1. Individuals who are nationals of a Contracting State shall not be subject in the other Contracting State to any taxation or any requirement connected therewith, which is other or more burdensome than the taxation and connected requirements to which individuals who are nationals of that other State in the same circumstances are or may be subjected, notably with respect to the residence. This provision shall apply to individuals whether or not they are residents of one of the Contracting States.

2. The taxation on a permanent establishment which an enterprise of a Contracting State has in the other Contracting State shall not be less favourably levied in that other State than the taxation levied on enterprises of that other State carrying on the same activities.

3. Nothing in this Article shall be construed as obliging a Contracting State to grant to residents of the other Contracting State any personal allowances, reliefs and reductions for taxation purposes on account of civil status or family responsibilities which it grants to its own residents.

4. In this Article, the term “taxation” means the taxes which are the subject of this Convention.

Article 25

Mutual Agreement Procedure

1. Where a resident of a Contracting State considers that the actions of one or both of the Contracting States result or will result for him in taxation not in accordance with this Convention, he may, notwithstanding the remedies provided by the national laws of those States, present his case to the competent authority of the Contracting State of which he is a resident. The case must be submitted within two years from the first notification of the action which gives rise to taxation not in accordance with the Convention.

2. The competent authority shall endeavour, if the objection appears to it to be justified and if it is not itself able to arrive at an appropriate solution, to resolve the case by mutual agreement with the competent authority of the other Contracting State, with a view to the avoidance of taxation not in accordance with the Convention.

3. The competent authorities of the Contracting States shall endeavour to resolve by mutual agreement any difficulties arising as to the application of the Convention. In particular, the competent authorities of the Contracting States may consult together to endeavour to agree:

(a) to the same attribution of profits to a resident of a Contracting State and its permanent establishment situated in the other Contracting State;

(b) to the same allocation of income between a resident of a Contracting State and any associated person provided for in Article 9.

4. The competent authorities of the Contracting States may communicate with each other directly for the purpose of reaching an agreement in the sense of the preceding paragraphs. When it seems advisable in order to reach agreement to have an oral exchange of opinions, such exchange may take place through a Commission consisting of representatives of the competent authorities of the Contracting States.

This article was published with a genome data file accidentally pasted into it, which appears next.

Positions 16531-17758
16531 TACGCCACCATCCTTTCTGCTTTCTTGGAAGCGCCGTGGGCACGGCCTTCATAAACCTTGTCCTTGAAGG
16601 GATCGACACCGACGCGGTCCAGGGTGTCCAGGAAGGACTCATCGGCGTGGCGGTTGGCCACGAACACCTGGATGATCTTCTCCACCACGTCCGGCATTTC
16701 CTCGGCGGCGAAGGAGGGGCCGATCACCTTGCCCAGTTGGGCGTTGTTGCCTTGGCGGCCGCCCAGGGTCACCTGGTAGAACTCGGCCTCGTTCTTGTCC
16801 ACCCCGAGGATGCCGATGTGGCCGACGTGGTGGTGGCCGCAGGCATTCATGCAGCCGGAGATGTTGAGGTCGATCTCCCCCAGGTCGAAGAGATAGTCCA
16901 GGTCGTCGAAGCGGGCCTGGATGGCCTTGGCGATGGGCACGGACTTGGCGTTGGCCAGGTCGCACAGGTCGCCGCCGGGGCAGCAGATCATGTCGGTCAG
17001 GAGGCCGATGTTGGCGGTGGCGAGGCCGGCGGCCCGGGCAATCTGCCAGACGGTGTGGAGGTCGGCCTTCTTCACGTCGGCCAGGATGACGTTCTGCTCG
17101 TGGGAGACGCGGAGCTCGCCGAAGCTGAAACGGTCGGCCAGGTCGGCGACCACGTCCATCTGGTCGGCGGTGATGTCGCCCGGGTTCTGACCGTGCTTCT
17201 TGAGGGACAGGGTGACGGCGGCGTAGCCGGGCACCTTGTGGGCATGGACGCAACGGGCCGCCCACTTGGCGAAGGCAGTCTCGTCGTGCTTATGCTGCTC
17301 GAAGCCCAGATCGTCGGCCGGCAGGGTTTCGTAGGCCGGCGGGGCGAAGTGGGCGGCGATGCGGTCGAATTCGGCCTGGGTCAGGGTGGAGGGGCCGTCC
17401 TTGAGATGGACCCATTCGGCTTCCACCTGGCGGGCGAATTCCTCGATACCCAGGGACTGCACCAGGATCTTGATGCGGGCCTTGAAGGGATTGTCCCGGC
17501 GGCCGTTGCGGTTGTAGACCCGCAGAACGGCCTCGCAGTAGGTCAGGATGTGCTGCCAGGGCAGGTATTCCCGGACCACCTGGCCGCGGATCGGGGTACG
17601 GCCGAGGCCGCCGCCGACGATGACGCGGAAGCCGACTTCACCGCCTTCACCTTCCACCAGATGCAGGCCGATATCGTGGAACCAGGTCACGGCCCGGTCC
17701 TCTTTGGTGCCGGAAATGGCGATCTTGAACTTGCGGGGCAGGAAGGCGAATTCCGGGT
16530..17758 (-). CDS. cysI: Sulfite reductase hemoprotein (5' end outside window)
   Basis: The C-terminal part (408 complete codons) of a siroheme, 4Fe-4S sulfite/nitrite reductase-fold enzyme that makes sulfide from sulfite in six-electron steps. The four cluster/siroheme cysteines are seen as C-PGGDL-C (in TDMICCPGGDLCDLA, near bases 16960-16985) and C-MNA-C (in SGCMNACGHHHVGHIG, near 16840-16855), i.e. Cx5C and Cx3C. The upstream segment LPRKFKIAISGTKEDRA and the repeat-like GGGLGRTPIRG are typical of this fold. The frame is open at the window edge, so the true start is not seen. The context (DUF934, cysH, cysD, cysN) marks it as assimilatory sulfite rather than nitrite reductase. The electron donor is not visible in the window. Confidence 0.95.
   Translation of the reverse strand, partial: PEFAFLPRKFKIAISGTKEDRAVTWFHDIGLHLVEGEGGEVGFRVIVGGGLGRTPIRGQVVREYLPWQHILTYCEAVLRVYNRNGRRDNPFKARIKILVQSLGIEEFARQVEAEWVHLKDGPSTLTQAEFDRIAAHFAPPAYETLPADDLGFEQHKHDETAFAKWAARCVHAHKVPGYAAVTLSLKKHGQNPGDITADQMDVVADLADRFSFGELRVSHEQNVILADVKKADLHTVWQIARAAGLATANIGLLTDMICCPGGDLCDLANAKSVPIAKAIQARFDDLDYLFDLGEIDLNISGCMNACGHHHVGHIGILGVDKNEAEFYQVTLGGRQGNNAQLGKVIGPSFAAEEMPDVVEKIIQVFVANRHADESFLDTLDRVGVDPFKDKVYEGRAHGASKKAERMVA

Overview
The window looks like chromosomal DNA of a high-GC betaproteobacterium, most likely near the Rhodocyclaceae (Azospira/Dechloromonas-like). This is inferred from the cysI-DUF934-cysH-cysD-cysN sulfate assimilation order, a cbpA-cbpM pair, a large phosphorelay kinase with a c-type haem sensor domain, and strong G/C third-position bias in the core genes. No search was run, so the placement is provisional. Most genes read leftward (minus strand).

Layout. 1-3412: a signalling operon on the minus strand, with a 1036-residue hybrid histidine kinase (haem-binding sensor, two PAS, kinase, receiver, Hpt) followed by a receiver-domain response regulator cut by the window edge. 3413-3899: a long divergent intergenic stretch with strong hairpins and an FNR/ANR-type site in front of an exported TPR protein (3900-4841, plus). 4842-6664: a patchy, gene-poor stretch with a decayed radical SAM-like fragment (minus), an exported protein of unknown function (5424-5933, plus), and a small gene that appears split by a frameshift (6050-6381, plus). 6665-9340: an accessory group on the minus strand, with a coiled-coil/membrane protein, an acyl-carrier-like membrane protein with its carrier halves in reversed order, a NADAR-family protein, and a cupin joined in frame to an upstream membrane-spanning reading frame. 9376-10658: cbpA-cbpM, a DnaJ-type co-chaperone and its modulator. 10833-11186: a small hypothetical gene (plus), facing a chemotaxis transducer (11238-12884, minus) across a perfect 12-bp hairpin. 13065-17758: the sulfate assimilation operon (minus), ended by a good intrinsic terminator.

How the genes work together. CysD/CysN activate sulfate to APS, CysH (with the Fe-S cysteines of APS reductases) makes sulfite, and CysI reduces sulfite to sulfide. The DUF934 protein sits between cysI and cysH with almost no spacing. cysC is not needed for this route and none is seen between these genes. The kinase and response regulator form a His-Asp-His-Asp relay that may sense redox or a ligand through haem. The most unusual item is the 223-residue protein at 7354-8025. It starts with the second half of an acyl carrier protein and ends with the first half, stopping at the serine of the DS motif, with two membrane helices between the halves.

If any question, difficulty or doubt arising as to the interpretation or application of the Convention cannot be resolved or dealt with by the competent authorities as a result of the application of the provisions of paragraphs 1, 2 or 3, these questions, difficulties or doubts may, if the competent authorities agree, be submitted to an arbitration commission. The decisions of the commission shall have the force of law. The composition of the commission and the arbitration procedures shall be determined, after consultation between the competent authorities, through an exchange of diplomatic notes between the Contracting States. The provisions of this paragraph shall take effect from the date agreed to in the exchange of diplomatic notes.

Article 26

Exchange of Information

1. The competent authorities of the Contracting States shall exchange such information as is foreseeably relevant for carrying out the provisions of this Convention or to the administration or enforcement of the domestic laws concerning taxes of every kind and description imposed on behalf of the Contracting States, insofar as the taxation thereunder is not contrary to the Convention. The exchange of information is not restricted by Articles 1 and 2.

2. Any information received under paragraph 1 by a Contracting State shall be treated as secret in the same manner as information obtained under the domestic laws of that State and shall be disclosed only to persons or authorities (including courts and administrative bodies) concerned with the assessment or collection of, the enforcement or the prosecution in respect of, the determination of appeals in relation to taxes, or the oversight of the above. Such persons or authorities shall use the information only for such purposes. They may disclose the information in public court proceedings or in judicial decisions.

3. In no case shall the provisions of paragraphs 1 and 2 be construed so as to impose on a Contracting State the obligation:

a) to carry out administrative measures at variance with the laws and the administrative practice of that or of the other Contracting State;
b) to supply information that is not obtainable under the laws or in the normal course of the administration of that or of the other Contracting State; or